The Arabic word jihad means to strive or struggle against something. In the West, it has been translated as "holy war" because it is used in the Holy Qur'an almost exclusively in the context of war. Although the word is used frequently, perhaps now more than ever, jihad is not something to be taken lightly. Muslims cannot just fight or kill anyone or anything and call it a jihad. For a jihad to be declared, any given situation must meet several criteria as stipulated in the Holy Qur'an. To put it simply, when a Muslim land is being attacked and Muslims are being killed there is the need for jihad. In this case it becomes a duty for all able-bodied Muslims to come to the aid of the people being attacked. But even then jihad has many rules. It is forbidden to kill non-combatants. Crops and trees cannot be destroyed, and livestock cannot be killed. It is even forbidden to destroy the houses of worship of other faiths, and Muslims cannot force a person to convert to Islam.

As an example, consider the war in Bosnia. The Serbs murdered over two hundred thousand Muslims there. On one day in the city of Sebrenicia, over six thousand Muslims were slaughtered as U.N. peacekeepers looked on. During the war in Afghanistan more than a million Muslims lost their lives to the Soviet Union. In the tiny republic of Chechnya, in a war that still rages at this writing, the Russian army brutally killed at least another two hundred thousand Muslims. These are hundreds of thousands of lives, not thousands.

So who are the mujahideen? They are the Muslims of the world who answer the call of jihad and fight to defend the people of Bosnia, Chechnya, Afghanistan, and elsewhere as required. There are more than one and a half billion Muslims in the world, so it would stand to reason that of this number a million, or perhaps five hundred thousand, answer the call of jihad. No one knows for sure, but the mujahideen generally agree that there are actually fewer than ten thousand of us spread out throughout the world. Most of them are currently in Chechnya fighting the Russian army, but even there, their number is less than five thousand. Fifteen years ago many in the West considered these mujahideen to be heroes, valiant "freedom fighters" who dared to take on the Soviet Union despite being outnumbered and outgunned. More recently they were the heroes of Chechnya, defending the tiny republic against the same army that tried to annihilate Afghanistan. So when the stakes are this high and the odds against them are this long, does it really make sense to impugn them with one broad brushstroke and say that they hate freedom?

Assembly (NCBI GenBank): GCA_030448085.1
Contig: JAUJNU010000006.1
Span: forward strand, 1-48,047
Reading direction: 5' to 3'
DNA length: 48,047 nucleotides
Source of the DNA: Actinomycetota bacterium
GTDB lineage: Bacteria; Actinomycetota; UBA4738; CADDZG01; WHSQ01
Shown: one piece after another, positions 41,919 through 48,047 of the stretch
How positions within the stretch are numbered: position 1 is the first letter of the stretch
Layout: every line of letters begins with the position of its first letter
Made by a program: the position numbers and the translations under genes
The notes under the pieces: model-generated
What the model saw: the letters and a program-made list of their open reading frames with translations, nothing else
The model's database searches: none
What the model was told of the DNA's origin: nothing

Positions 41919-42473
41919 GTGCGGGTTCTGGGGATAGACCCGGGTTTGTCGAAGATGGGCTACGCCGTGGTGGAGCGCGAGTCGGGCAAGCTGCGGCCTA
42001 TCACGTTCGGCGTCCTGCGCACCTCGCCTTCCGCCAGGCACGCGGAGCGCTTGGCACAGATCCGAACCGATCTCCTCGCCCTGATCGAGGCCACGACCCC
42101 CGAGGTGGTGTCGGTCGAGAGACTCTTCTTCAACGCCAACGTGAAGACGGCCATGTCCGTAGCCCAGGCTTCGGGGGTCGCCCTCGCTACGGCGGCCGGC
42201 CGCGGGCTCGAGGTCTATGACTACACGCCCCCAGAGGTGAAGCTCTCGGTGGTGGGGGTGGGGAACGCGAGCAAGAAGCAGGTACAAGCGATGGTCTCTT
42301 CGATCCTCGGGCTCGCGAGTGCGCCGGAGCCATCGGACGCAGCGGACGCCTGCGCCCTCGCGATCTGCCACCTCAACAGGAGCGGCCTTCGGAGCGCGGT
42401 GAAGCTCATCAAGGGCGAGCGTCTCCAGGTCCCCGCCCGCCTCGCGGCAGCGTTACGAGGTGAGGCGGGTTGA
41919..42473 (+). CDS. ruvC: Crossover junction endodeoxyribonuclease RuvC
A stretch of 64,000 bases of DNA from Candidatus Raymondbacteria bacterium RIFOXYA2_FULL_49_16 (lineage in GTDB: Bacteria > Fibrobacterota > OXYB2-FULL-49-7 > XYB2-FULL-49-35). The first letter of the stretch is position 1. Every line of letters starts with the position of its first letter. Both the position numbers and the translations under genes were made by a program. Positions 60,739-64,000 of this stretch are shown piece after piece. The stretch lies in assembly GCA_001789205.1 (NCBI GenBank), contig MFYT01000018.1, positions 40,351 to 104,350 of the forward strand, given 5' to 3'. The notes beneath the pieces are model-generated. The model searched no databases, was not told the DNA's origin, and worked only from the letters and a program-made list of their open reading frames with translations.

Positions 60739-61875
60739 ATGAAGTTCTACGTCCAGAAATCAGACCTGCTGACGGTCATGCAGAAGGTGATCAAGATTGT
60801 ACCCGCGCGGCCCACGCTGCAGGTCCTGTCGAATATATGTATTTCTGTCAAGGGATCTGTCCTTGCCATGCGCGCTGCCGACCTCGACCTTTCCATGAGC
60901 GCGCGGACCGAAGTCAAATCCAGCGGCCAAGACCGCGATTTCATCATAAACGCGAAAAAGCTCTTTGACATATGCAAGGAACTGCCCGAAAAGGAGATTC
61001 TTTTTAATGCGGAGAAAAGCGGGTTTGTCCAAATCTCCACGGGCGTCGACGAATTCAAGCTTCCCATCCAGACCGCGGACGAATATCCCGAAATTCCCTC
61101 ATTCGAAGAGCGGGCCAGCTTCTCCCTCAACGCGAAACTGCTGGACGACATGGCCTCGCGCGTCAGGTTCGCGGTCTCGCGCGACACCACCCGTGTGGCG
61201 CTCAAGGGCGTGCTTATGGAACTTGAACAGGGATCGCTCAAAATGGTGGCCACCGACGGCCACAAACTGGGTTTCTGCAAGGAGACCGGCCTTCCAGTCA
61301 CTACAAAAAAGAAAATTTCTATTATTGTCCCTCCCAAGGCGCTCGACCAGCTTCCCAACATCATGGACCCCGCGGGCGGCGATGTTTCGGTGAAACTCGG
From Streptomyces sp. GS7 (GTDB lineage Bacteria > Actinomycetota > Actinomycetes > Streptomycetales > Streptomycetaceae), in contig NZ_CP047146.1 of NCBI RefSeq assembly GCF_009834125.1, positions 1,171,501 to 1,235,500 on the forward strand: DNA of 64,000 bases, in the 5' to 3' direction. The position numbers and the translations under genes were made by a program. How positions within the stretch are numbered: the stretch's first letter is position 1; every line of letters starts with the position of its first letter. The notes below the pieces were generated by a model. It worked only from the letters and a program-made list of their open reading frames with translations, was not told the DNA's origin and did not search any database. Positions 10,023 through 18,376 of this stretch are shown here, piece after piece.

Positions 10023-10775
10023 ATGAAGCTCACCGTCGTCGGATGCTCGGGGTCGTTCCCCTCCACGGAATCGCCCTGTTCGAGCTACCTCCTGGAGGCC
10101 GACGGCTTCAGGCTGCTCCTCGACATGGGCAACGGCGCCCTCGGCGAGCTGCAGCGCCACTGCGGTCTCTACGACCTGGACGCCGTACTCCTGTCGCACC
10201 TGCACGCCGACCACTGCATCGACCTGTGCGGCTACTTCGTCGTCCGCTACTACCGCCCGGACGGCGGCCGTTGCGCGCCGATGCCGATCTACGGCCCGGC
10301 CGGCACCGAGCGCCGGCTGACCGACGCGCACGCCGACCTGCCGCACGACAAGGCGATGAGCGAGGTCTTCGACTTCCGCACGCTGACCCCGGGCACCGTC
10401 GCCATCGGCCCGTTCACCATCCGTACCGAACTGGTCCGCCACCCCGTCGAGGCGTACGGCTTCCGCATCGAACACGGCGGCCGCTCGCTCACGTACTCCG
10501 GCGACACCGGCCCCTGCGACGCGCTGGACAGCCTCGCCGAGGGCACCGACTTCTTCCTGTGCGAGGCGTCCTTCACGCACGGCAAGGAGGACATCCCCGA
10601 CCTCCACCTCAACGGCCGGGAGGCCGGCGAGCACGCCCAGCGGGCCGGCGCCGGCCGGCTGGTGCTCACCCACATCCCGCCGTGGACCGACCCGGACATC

The events of September 11 and everything that came after it were truly regrettable, and I would have done anything to have stopped it, not only because so many lives were lost, but also because it set back the jihad movement at least two decades. Regardless of whether they had anything to do with September 11, or any terrorism, the mujahideen have been tried in the court of public opinion and have been found guilty by association. This will have dire consequences for Muslims in war-ravaged lands, and will undoubtedly make it even more difficult to save the thousands of innocent lives that will inevitably be lost to state-sponsored terrorism, as in Chechnya. A life is a life, and the loss of thousands diminishes us all, whether they are lost in a spectacular attack on downtown New York City, or cumulatively in mop-up operations in a little village in Chechnya.

As an American citizen and a Muslim I feel our government cannot solve the problem of terrorist threats until they understand that Christian, Jewish, and non-religious groups all pose threats. I have front-line combat experience with jihad in several countries overseas, and I also have front-line counterintelligence experience here at home as an asset of the CIA and FBI. But for years the U.S. government's ignorance of Islam, its people, and its history has fostered a culture of paranoia and xenophobia. These racist philosophies have led to a tunnel-vision campaign of oppression similar to the fear of communism in America during the 1950s. My experience with the CIA and the FBI has convinced me that they have not only a misguided "witchhunt" mentality, but an agenda that turns them away from the real problem of transnational terrorist threats and toward degrading individuals within the American Muslim community. As you will see, I tried to show both the FBI and the CIA how to infiltrate the terrorist cells in the United States and abroad, but as bureaucracies they do not have the capacity or motivation to actually confront and contain Islamic terrorist elements anywhere.

They don't want you to know that there is no real fight against terrorism. They don't want you to know that some of the highjackers of September 11 were known to the FBI as early as 1999. Now more than ever people need to know the facts because misunderstanding and fear will do nothing but destroy us all.
-Aukai Collins